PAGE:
(AntiMedia) It is no secret that Americans are losing faith in the US political system. With the potential of a choice between a Clinton and a Bush in 2016, it is likely that even more people will stop participating.

Now that there have been states where people have been allowed to vote for the legalization of marijuana, that topic has actually become more popular than the candidates themselves.

According to a Quinnipiac University poll conducted in March, in the key swing states of Ohio, Pennsylvania and Florida, marijuana is far more popular than all the major political candidates. The survey found that over 80% of people in all states supported medical marijuana, with over 50% also supporting full legalized recreational marijuana.

Meanwhile, all of the major political candidates have the approval of less than 50% of the people polled.

“In some ways marijuana policy is the perfect issue for a presidential campaign. It has far reaching consequences that both parties have reason to engage,” John Hudak of the Brookings Institution told the Washington Post, in response to the poll.

Prohibition of any kind should be opposed for the reasons I have laid out in the past. However, marijuana is of specific immediate importance because of its ability to heal sick people and create environmentally friendly industrial products. It is also one of the safest drugs known to our species.

A recent Gallup poll found that major political parties in the United States are seeing their lowest popularity levels in recent memory.

Both the Democrats and the Republicans fall well below 50% in terms of approval, with 39% viewing the Democratic party favorable and 37% viewing the Republican party favorable.

John Vibes is an author, researcher and investigative journalist who takes a special interest in the counter culture and the drug war. In addition to his writing and activist work he organizes a number of large events including the Free Your Mind Conference, which features top caliber speakers and whistle-blowers from all over the world. You can contact him and stay connected to his work at his Facebook page. You can find his 65 chapter Book entitled “Alchemy of the Timeless Renaissance” at bookpatch.com.

via Legalizing Marijuana Now More Popular Than All Political Candidates. (AntiMedia)

Photo Credit: Kevin Dooley

Menendez Bribery Just the Tip of the Washington Corruption Iceberg

© Josh Sager – April 2015

Last Wednesday, Senator Bob Menendez (D-NJ) was indicted on 14 counts stemming from his acceptance of campaign donations and gifts in exchange for political favors. Menendez appears set to become a poster-child for Washington corruption and virtually nobody has demonstrated themselves willing to go to bat for his defense.


Unfortunately, while he presents a great example of overt corruption, Menendez is just the tip of the corruption iceberg. His crime isn’t his being more corrupt than other politicians, but rather his willingness to step over the very faint line that delineates legalized corruption from illegal corruption

According to prosecutors, Menendez exchanged campaign donations, flights on a private jet, and luxurious accommodations while traveling for a variety of political favors with a Florida ophthalmologist named Salomon Melgen. Menendez is accused of using his position on the Foreign Relations Committee to do a variety of favors, including fast-tracking visa applications and directing the state department to pressure foreign governments into making favorable deals with Melgen’s business partners. He didn’t declare these “gifts” on official disclosure forms and it appears that he tied specific donations to specific favors.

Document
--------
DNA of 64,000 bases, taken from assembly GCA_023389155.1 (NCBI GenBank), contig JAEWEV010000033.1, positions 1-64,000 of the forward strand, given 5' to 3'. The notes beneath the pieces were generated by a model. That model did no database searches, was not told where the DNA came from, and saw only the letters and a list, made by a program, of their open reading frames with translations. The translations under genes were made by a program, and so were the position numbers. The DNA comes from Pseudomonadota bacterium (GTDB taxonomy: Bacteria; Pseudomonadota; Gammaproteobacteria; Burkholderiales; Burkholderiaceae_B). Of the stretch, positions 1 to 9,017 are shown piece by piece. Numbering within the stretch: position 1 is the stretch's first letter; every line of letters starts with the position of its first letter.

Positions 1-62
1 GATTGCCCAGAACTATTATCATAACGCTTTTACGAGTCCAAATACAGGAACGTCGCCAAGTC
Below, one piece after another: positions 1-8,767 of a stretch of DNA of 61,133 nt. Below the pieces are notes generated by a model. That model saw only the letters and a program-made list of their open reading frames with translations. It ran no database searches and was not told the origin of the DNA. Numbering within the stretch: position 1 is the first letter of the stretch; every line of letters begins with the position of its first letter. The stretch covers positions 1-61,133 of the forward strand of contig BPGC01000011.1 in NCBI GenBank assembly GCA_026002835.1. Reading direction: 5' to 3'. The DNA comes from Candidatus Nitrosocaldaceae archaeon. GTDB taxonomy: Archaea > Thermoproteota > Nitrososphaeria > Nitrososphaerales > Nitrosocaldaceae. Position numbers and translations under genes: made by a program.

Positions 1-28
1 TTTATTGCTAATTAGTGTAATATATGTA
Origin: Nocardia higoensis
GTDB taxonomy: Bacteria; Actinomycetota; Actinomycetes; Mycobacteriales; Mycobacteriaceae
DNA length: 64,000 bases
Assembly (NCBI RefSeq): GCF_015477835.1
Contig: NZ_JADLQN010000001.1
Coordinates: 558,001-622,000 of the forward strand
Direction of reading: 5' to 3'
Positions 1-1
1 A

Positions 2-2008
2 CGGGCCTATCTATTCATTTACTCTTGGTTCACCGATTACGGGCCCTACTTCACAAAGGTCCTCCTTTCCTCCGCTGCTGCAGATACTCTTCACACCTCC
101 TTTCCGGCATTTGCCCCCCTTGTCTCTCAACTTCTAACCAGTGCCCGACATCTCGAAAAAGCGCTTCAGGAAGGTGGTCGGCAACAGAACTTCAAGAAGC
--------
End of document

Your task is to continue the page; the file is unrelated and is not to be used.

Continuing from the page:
While the media may focus on Menendez and decry him as more corrupt than the average Washington resident, the sad fact is that almost EVERY politician in the post-Citizens United and McCutcheon political climate has become corrupted by money. In Washington, corruption is now the norm and politicians are heavily beholden to moneyed interests for campaign donations. If a politician refuses to “play the game” by begging donors for money, they will likely face a primary or general election opponent who overwhelms them with campaign advertising, paid for by big-money interests.


If the prosecutors are correct, Menendez is guilty of being just as corrupt as most of the rest of Washington, only he made the mistake of making his corruption explicit. It is illegal for a politician to request specific donations from interests in exchange for favors, but it is perfectly legal for the same interests to pay the same politician just as long as they use a few euphemisms (ex. “economic liberty” or “free trade”) to conceal their quid-pro-quo.

Ironically, Menendez is simply following the example of two of the men who helped open the floodgates of corruption into our political system. Supreme Court Justice Scalia has a long history of accepting extremely luxurious trips and in-kind benefits from right wing groups, while Justice Thomas has received hundreds of thousands in income through his wife’s “consulting” group that he failed to disclose.

Legalized bribery is, in many ways, the most pervasive and damaging problem in modern American politics. Big-money interests can use opaque intermediaries to “donate” millions of dollars to politicians. This type of corruption occurs in both political parties and across all partisan affiliations. Because everybody does it, nobody is able to call the corruption what it is and there is no incentive for any politician to stick up for good government.

We must not let the isolated successes in rooting out overt corruption distract or placate us in regard to the greater, systemic, corruption that pervades our system. The only solution to the systemic corruption in Washington is a constitutional amendment that bans money in politics and enforces publicly funded elections.